Monday’s Headlines: What’s Up with Rodneyse Bichotte Edition

bichotte aghast squareSunday was about as fun a day as we ink-stained pixel-pushing reporters get. Two Assembly Members, plus four other drivers, decided to stand in public to decry congestion pricing. Except scores of congestion pricing supporters found out, and staged their own counter-protest. Not that we’re picking sides, but it is absolutely thrilling to hear members of the public scream expletives in the face of elected officials, who aren’t used to being confronted so vigorously.

The main target of the protesters’ ire was Brooklyn Assembly Member Rodneyse Bichotte (left), who has now earned two straight days of “Did Rodneyse Bichotte really say that?” coverage in Streetsblog. Yes, people, she did.

Other outlets also covered the press conference, which was hosted by David Weprin:

  • Like Streetsblog, the Daily News’s Clayton Guse also focused on Bichotte’s denial of Census data showing 1.9 percent of her constituents even drive into Manhattan. And Guse added a nice detail: “Both Weprin and Bichotte left the heated press conference by cars that appeared to be parked illegally.”
  • Vin Barone at amNY played it straight.

Here’s the rest of the news:

  • There was a lot of coverage of the death of pedestrian Erica Imbasciani, who was run down by a hit-and-run driver on Friday night on Amsterdam Avenue in Upper Manhattan. Streetsblog focused on the fact that Community Board 9 has long resisted a city plan to reduce speeding on the wide roadway. Meanwhile, the Daily News mentioned street safety, but focused mostly on Imbasciani’s hopes of becoming an actress. The Post also did the standard “she was an aspiring actress” thing.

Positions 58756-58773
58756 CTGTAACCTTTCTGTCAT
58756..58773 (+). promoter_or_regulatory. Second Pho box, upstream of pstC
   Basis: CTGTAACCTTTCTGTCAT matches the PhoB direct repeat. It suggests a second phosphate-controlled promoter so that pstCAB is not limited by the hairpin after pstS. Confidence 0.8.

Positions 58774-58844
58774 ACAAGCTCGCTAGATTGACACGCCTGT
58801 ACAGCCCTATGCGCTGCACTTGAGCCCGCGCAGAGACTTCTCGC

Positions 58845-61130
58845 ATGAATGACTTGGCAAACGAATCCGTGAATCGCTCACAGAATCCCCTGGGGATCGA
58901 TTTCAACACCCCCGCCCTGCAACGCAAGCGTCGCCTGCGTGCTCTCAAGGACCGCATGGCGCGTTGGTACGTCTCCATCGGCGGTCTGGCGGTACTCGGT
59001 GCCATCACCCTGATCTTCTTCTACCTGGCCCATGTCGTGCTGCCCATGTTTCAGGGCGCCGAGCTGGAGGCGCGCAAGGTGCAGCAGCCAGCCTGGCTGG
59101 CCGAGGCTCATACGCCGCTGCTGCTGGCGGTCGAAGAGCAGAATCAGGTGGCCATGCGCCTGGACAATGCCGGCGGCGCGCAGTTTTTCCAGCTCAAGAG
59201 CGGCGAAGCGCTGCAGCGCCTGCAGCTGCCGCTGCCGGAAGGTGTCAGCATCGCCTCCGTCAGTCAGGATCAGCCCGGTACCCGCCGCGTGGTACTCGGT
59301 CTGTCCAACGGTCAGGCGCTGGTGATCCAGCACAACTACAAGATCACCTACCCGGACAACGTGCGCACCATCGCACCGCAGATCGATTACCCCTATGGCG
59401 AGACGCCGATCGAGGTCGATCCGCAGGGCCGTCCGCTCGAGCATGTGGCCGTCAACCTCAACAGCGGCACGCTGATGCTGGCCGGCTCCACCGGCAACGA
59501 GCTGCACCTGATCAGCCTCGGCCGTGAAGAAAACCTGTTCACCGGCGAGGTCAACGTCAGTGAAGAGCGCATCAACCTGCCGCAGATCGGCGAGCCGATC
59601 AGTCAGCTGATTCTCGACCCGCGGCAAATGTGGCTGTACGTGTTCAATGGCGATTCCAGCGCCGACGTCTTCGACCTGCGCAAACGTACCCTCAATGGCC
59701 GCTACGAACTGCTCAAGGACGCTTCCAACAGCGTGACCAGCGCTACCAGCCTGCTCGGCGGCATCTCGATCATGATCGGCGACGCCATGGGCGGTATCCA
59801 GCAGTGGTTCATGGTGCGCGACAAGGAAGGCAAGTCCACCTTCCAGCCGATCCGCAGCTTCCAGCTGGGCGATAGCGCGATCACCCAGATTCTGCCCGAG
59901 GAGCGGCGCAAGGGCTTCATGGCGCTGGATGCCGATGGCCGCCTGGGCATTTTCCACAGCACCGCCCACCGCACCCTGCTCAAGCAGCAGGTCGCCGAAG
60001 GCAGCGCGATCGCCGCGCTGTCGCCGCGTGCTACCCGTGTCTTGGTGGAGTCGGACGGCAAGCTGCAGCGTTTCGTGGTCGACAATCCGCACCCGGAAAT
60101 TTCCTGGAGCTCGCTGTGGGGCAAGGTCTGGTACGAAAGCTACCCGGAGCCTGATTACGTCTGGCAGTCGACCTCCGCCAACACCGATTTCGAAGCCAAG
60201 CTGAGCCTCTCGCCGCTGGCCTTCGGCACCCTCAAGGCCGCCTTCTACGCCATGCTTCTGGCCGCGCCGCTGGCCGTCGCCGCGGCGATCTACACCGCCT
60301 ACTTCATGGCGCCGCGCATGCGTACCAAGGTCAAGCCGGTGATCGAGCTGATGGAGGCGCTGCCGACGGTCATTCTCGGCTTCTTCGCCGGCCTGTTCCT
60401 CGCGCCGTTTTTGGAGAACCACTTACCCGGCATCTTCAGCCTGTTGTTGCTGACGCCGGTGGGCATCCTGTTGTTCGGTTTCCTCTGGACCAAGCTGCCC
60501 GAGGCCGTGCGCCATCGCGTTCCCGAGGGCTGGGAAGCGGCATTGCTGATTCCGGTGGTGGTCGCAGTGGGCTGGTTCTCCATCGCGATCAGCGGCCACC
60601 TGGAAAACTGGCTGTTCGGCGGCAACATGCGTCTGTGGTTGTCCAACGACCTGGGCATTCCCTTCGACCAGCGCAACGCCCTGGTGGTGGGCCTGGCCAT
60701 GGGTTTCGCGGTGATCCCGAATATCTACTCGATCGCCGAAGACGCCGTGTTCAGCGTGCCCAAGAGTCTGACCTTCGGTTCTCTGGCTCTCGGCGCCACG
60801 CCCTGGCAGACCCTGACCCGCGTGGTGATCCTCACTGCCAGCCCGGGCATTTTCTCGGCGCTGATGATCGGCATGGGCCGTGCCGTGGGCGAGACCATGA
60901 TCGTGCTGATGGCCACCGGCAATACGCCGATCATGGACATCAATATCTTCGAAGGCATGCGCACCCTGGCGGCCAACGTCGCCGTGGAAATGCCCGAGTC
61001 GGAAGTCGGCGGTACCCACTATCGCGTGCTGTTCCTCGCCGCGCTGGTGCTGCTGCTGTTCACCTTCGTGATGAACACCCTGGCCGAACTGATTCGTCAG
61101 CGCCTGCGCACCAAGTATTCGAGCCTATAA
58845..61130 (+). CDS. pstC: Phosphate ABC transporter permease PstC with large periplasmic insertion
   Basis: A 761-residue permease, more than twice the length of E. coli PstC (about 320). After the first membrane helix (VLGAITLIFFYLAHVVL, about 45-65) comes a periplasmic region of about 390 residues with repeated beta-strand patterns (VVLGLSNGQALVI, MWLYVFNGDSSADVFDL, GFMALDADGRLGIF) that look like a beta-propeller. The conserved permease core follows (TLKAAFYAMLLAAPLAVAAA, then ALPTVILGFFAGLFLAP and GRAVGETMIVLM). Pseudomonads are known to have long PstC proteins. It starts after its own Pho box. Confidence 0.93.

• Another cabbie has committed suicide. (NY Post, NYDN)
  • DOT Commissioner Polly Trottenberg told Gotham Gazette that we should be building three subways stations per year because of rising population. Too bad she doesn’t control the MTA!
  • Kara Swisher sees the demise of private car ownership thanks to the rise of car-sharing, bike-sharing and even scooter-sharing. It’s a good piece, but we wish she had done the whole column on this one little aside: “Why this is a revolution led by private companies instead of public transportation is an important topic for another day.” (NY Times)
  • Friend of Streetsblog John Donohue got a write-up in the Times for his restaurant art.
  • Bklyner had an interesting story about a toddler run over in Brooklyn.
  • And, finally, there are all sorts of legitimate reasons that there is traffic in the city. This is not one of them. (NY Post)